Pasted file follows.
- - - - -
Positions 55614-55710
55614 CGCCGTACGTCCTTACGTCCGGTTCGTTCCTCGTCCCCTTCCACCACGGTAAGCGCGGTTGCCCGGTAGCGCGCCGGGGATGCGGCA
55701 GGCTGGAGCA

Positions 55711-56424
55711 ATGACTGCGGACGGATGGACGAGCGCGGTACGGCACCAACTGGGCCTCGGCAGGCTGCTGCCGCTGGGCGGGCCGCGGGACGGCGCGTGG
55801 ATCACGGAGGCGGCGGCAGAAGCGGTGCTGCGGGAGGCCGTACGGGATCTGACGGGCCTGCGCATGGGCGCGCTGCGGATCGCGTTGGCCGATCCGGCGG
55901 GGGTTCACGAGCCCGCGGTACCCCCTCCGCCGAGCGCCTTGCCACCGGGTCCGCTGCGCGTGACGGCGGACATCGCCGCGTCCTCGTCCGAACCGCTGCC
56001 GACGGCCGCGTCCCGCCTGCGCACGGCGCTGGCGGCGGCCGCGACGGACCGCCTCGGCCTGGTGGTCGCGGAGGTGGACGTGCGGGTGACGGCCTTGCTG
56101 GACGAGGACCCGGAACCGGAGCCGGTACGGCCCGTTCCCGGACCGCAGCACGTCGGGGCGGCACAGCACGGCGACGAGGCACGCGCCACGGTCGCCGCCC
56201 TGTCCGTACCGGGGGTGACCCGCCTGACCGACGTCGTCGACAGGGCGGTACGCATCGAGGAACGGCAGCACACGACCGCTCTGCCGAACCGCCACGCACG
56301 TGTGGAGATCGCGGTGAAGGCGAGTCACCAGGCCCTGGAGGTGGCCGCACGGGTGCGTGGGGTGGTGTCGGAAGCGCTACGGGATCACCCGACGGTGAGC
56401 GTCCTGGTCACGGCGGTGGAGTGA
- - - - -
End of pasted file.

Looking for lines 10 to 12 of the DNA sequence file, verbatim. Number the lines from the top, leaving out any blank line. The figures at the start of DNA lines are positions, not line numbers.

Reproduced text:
56201 TGTCCGTACCGGGGGTGACCCGCCTGACCGACGTCGTCGACAGGGCGGTACGCATCGAGGAACGGCAGCACACGACCGCTCTGCCGAACCGCCACGCACG
56301 TGTGGAGATCGCGGTGAAGGCGAGTCACCAGGCCCTGGAGGTGGCCGCACGGGTGCGTGGGGTGGTGTCGGAAGCGCTACGGGATCACCCGACGGTGAGC
56401 GTCCTGGTCACGGCGGTGGAGTGA